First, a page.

Have you seen “Inside Out” yet?

It’s the delightful Pixar movie portraying the conflicting emotions of an 11 year-old girl grappling with the difficulties of a move from Minnesota to San Francisco.

Indeed, the emotions are characters themselves:  Anger, Disgust, Fear, Sadness, and Joy.

The film’s producers consulted psychologists who wrote a piece in the New York Times saying that people generally misunderstand emotions and that the movie generally characterized emotions pretty accurately.

[E]motions organize — rather than disrupt — rational thinking.  Traditionally, in the history of Western thought, the prevailing view has been that emotions are enemies of rationality and disruptive of cooperative social relations.

But the truth is that emotions guide our perceptions of the world, our memories of the past and even our moral judgments of right and wrong, most typically in ways that enable effective responses to the current situation.  For example, studies find that when we are angry we are acutely attuned to what is unfair, which helps animate actions that remedy injustice.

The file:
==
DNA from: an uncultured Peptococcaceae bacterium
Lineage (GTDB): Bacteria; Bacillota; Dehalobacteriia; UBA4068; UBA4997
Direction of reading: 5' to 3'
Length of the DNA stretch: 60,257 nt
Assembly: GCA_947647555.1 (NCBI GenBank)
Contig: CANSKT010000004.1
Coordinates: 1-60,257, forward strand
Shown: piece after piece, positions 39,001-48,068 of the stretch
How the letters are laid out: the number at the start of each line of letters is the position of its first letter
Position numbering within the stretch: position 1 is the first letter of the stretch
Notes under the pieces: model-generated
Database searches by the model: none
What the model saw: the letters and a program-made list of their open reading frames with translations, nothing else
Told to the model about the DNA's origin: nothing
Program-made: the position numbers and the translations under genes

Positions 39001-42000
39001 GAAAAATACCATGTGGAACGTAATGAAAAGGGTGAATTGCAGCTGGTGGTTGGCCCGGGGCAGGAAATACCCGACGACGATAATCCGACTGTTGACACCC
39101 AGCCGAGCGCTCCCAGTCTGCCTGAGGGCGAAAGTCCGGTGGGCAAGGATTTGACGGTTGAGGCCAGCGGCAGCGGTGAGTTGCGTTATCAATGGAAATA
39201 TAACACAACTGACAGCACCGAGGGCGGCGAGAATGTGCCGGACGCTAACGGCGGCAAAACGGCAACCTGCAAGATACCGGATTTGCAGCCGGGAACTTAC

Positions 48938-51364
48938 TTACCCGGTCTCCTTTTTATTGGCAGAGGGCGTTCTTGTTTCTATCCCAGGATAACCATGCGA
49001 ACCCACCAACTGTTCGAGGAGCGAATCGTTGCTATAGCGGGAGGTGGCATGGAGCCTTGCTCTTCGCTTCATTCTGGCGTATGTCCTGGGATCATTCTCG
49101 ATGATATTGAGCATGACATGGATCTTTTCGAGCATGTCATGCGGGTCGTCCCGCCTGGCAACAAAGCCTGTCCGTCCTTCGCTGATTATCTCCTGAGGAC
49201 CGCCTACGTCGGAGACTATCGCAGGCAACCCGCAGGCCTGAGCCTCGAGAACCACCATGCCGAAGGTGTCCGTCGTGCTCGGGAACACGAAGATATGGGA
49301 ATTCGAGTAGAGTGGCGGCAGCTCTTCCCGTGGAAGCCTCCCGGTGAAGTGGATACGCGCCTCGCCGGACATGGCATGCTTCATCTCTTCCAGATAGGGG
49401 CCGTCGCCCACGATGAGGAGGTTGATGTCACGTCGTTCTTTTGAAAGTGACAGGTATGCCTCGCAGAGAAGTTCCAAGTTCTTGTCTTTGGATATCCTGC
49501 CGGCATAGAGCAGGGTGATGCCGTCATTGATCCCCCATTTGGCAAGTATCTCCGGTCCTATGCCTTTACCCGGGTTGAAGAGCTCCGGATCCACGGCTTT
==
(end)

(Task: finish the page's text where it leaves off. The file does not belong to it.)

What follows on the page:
Emotions bedevil law students in DR courses and the faculty who teach them.

Melissa Nelken captured this dynamic nicely in the subtitle of an article: Negotiation and Psychoanalysis: If I’d Wanted to Learn about Feelings, I Wouldn’t Have Gone to Law School, 46 J. Legal Educ. 420 (1996).   (Don’t miss the exciting sequel, with Andrea Kupfer Schneider and Jamil Mahaud, If I’d Wanted to Teach About Feelings, I Wouldn’t Have Become a Law Professor.)

I try to counteract this dynamic by assigning my negotiation students a short article by Daniel L. Shapiro, Emotions in Negotiation: Peril or Promise?, 87 Marq. L. Rev. 737 (2004).  It does a great job of explaining that people – and that includes lawyers – can’t avoid emotions and it’s dumb to try.

The psychologists writing the NYT piece argue that the central insight of the film is that we should “embrace sadness, let it unfold, [and] engage patiently with a preteen’s emotional struggles.”

And when people are in conflict, aren’t we usually operating on the emotions of preteens?

I should get a cut of the film’s profits because long ago I realized that there were competing characters inside my head.

They are Gus Gusto and Mr. Should.  Guess who usually wins?

John Lande is the Isidor Loeb Professor Emeritus and former director of the LLM Program in Dispute Resolution, at the University of Missouri, School of Law. He received his J.D. from Hastings College of Law and Ph.D in sociology from the University of Wisconsin-Madison. He is also an avid writer and contributor to Indisputably.org